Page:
Long before the development of the Antikythera mechanism, however, time, especially as it relates to the history of the world, was an important component of religious beliefs. Early Hindu texts describe multiple cycles of creation and destruction of our world, each lasting 4.32



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billion years, which, according to these sources, is just one day in the life

of Brahma the Creator. By weird coincidence, that number is quite close

to today’s most precise measure of the Earth’s age. But Brahma’s nights

are just as long as his days, doubling this number to 8.64 billion years.

And each Brahma (there are endless cycles of them) lives for one hundred years, so the age of our world quickly becomes unimaginably large

according to this system. Regardless of the exact value, however, it is

clear that Hindus are used to thinking about truly deep time—time on

a vast scale.

Christians, too, developed a time scale for the Earth, theirs based on

the Old Testament of the Bible and exceedingly short compared with

that of the Hindus. The best known is the monumental work (over two

thousand pages long) by the Irish archbishop James Ussher, published in

1650. Although his conclusion—that the Earth was created on the evening of October 22 in 4004 b.c.—is now often the butt of jokes, Ussher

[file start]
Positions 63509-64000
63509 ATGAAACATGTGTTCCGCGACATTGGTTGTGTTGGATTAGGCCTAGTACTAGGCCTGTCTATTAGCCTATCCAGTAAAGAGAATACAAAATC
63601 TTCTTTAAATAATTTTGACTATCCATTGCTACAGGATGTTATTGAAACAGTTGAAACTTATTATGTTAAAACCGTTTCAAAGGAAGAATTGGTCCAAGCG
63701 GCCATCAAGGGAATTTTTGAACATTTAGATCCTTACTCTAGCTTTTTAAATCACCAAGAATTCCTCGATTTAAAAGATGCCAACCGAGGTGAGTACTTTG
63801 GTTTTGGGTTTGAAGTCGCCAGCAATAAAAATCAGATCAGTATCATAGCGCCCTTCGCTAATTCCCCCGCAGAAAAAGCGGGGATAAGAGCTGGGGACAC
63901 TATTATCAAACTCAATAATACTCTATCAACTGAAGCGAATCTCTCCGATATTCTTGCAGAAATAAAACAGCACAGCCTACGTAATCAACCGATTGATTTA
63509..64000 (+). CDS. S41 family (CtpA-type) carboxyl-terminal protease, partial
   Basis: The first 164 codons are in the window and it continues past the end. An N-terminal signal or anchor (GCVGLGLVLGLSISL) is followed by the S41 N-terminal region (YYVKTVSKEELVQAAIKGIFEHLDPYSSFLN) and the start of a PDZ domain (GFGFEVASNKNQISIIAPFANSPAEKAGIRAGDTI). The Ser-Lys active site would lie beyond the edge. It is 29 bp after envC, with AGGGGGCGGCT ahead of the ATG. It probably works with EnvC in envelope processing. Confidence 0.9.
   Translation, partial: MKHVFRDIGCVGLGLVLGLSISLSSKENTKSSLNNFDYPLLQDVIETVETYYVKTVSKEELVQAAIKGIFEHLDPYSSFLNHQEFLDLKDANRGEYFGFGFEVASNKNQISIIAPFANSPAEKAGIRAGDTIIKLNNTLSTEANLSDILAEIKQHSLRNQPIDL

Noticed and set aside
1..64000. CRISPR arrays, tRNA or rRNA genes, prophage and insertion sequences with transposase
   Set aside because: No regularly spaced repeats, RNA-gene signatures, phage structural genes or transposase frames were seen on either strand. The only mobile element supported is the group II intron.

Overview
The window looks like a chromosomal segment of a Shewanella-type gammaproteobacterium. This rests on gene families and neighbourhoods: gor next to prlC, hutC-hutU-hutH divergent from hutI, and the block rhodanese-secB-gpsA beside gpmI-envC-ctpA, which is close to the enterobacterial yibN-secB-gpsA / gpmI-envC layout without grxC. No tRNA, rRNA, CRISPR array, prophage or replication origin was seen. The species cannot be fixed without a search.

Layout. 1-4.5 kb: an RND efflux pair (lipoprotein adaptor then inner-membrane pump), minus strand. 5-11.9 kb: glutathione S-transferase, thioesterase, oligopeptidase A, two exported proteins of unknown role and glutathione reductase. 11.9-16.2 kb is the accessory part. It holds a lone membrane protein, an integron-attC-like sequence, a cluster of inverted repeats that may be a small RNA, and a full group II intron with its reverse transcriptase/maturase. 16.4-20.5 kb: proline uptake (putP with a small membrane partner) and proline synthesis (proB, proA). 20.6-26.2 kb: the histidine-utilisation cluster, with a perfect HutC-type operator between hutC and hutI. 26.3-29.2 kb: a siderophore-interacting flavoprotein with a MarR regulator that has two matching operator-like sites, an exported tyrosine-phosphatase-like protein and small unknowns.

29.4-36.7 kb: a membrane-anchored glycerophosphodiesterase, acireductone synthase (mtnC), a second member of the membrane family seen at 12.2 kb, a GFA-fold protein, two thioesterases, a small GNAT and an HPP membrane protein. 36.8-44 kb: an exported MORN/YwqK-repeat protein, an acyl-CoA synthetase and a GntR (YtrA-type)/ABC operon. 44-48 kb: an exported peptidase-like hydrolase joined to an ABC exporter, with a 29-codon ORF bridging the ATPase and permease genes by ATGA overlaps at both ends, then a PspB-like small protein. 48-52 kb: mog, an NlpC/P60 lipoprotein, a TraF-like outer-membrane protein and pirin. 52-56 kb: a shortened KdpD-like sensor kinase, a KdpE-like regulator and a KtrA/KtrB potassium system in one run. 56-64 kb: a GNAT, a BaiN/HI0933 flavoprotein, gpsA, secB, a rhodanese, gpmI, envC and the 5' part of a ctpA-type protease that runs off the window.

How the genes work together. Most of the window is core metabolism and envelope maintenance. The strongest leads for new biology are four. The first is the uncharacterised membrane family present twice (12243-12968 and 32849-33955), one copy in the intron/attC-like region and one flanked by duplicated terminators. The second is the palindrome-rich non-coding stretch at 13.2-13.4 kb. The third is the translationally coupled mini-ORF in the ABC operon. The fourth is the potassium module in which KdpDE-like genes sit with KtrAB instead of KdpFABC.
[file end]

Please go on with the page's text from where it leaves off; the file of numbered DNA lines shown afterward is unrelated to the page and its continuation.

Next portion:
was a serious scholar following in the footsteps of many others who had,

over the centuries, tried to piece together a history of mankind based on

the Bible. (Ussher’s date for the creation of the Earth is usually given as

October 23, and it is often said, erroneously, that he stipulated the beginning of the working day, 9 a.m., as the start of it all. But in Ussher’s

conception of the world’s beginning, God wasn’t quite so precise. What

Ussher actually wrote was, “[The] beginning of time, according to our

chronology, fell upon the entrance of the night preceding the twentythird day of October in the year of the Julian calendar 710.” Sometimes

“entrance of the night” is taken to mean midnight. So whether Ussher

really meant October 22 or October 23 is a matter of interpretation.)

Ussher and his scholarly predecessors believed that the Old Testament provided most of the information they needed to document the entire history of the Earth. This was, at the time, not an unreasonable assumption as there were no other data available to calibrate the world’s

time scale. Adam was created five days after the Earth was made and

was 130 years old when his son, Seth, was born; Seth himself had a son

when he was 105; and so on. By adding up lifespans, and making some